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Some years ago I bought a Snowball Blue USB mic and GarageBand software. The idea was to spend some time auditioning from home.

I booked a promo for a Norwegian animation video about trout farming. After sending a couple of takes, I received this message:

Dear Nick,

Thank you for a swift response. Nice reading! Sadly it is ruined by some kind of humming or feedback noise in the background. Also there is too much echo and reverb from the room. In addition there are some microphone noises, especially in take one, but mostly between sentences…Most importantly we must rid ourselves of the humming and echo.

I listened to the recordings again. There was a hum that I hadn’t noticed before. I moved the mic in every direction and still the sound was not quite right. Every time I recorded, I could hear something not quite right.

I ended up having to record the entire promo in a professional recording studio.

For the next several weeks, I tried to figure out exactly what was wrong with my home studio recordings; how, for instance, I could remove that irritating humming sound–and that slight echo. Was it because my voice was bouncing off the computer screen or the wall? I was, after all, recording in my living-room.

I bought a VoxGuard from the Guitar Center with the promise that it “surrounds your microphone and impedes unwanted sounds from contaminating your recordings. ” It still wasn’t quite right. I bought a pop filter. That certainly removed the popping.

Maybe the mic wasn’t professional enough? I bought an Apogee mic because I had heard it was first-rate for the price, and maybe that would make a difference. It didn’t.

Okay, I thought, I obviously need to spend a lot of money making my studio absolutely soundproof and buying some new, expensive recording software. I started the research. Some companies estimated a minimum of $2,000-3,000 to set up the perfect studio. Others suggested I purchase a portable sound booth, or even create a studio in my closet. Above all, the more I spent on the mic, I was told, the better the quality.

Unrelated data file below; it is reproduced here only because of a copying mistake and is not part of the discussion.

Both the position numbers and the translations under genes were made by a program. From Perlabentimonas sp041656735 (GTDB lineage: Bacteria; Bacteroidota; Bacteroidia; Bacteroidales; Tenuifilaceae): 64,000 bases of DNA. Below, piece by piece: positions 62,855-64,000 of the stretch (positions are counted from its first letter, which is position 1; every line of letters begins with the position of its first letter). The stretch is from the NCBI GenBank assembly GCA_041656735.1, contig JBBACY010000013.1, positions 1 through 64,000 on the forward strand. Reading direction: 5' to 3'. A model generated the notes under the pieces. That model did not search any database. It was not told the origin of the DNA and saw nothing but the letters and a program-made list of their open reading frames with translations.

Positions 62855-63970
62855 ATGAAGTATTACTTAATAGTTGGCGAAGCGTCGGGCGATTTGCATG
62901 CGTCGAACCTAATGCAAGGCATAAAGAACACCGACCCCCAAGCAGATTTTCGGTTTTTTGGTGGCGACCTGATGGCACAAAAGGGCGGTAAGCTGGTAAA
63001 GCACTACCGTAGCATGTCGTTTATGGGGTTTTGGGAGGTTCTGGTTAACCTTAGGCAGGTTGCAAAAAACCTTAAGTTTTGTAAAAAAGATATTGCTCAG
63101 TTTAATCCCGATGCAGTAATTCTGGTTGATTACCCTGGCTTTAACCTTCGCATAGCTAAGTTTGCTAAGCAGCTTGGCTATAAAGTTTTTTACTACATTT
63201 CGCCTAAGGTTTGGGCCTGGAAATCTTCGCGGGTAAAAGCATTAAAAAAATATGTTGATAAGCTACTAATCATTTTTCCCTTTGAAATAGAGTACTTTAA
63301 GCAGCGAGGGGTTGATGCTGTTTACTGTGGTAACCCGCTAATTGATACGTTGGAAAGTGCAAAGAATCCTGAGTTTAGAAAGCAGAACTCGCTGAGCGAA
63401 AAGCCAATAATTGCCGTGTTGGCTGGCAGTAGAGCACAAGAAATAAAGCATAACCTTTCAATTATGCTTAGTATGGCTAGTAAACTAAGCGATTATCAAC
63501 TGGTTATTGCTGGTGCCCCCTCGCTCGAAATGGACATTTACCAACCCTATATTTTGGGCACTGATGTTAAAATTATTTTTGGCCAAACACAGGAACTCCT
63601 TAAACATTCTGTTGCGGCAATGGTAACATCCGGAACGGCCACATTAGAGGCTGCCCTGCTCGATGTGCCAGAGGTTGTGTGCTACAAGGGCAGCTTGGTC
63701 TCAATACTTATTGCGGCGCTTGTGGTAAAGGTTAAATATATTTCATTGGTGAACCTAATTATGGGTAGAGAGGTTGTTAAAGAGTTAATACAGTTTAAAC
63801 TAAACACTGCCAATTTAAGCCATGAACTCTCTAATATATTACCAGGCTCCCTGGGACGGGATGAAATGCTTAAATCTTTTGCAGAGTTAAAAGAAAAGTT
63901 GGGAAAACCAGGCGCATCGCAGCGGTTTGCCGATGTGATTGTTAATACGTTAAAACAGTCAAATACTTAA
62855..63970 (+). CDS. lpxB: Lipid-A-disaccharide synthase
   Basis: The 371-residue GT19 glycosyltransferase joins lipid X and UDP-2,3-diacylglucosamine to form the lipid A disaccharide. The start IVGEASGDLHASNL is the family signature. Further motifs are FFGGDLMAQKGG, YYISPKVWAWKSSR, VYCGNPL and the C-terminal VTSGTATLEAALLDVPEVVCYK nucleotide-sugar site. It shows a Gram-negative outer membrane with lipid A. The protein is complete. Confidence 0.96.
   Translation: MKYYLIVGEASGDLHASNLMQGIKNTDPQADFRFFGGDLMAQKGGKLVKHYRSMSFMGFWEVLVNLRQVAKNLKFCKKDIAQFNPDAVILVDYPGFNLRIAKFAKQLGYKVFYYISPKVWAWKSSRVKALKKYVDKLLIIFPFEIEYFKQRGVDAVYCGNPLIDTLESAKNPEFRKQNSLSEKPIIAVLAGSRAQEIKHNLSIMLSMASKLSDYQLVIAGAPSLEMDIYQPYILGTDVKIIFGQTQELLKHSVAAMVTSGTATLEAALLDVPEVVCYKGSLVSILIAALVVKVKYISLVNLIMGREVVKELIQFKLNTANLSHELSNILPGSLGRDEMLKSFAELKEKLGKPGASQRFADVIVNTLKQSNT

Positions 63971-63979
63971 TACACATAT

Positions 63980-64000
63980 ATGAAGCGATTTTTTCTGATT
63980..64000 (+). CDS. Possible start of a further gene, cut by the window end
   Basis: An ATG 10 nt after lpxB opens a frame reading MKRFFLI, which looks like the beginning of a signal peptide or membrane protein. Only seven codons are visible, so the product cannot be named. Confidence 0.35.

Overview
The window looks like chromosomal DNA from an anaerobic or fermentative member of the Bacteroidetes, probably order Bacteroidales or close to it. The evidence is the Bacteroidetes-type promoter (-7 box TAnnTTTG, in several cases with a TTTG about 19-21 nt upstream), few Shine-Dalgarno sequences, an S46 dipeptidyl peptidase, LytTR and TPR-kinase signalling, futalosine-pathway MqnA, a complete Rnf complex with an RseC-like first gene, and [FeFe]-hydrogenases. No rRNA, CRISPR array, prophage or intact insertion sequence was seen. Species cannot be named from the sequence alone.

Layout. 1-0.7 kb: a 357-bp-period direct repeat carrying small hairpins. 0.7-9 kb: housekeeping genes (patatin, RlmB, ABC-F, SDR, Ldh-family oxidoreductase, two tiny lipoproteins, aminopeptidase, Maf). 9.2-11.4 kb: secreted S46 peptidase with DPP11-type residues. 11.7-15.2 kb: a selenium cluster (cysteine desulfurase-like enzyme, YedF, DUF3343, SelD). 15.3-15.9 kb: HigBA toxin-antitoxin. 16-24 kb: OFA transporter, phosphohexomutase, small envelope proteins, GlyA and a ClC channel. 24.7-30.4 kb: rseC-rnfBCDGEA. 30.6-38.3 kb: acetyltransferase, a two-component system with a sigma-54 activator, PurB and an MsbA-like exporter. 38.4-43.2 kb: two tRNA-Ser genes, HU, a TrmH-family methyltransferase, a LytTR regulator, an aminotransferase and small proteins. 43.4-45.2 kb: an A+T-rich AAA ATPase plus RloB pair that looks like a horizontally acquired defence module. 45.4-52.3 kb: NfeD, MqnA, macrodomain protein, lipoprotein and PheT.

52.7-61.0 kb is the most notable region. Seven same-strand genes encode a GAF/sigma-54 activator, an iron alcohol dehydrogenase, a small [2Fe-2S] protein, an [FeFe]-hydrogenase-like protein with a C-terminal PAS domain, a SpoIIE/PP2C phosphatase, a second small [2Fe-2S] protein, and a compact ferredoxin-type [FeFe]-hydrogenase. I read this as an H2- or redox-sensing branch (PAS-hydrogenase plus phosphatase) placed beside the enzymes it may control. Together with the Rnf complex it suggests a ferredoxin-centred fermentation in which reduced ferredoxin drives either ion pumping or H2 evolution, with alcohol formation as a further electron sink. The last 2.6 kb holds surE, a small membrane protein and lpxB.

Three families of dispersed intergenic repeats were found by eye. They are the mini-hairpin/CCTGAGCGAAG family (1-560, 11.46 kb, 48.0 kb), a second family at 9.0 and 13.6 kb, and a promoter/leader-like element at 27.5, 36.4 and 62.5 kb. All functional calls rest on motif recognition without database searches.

One day my girlfriend suggested I contact David H. Lawrence XVII. She had taken some classes with him, and he knew all about setting up a home studio.

David came to my apartment and spent an hour explaining what I needed to do in incredible detail–and he charged me for 30 minutes. In essence, this is what he suggested:

1. Use Audacity (“It’s free!”) rather than GarageBand.

2. Put a sock on the mic to avoid popping.

3. Place the mic at a 45 degree angle from my mouth.

4. Speak 2-3 inches from the mic.

That simple. He liked the Apogee mic, which I already had.

He demonstrated what was needed, and we recorded some takes. Perfect sound quality. No humming, echo, reverberation, or popping.

Without any doubt, it was the best money I have ever spent on anything relating to voice-over. And it was very little indeed.

The next week I did an audition for my agent from my home studio. It was a soundalike of Viggo Mortensen’s Aragorn in the videogame of The Lord of the Rings. I booked it. And they used my home recording in the game.

Suddenly I was getting the following responses from producers who had heard my home recordings: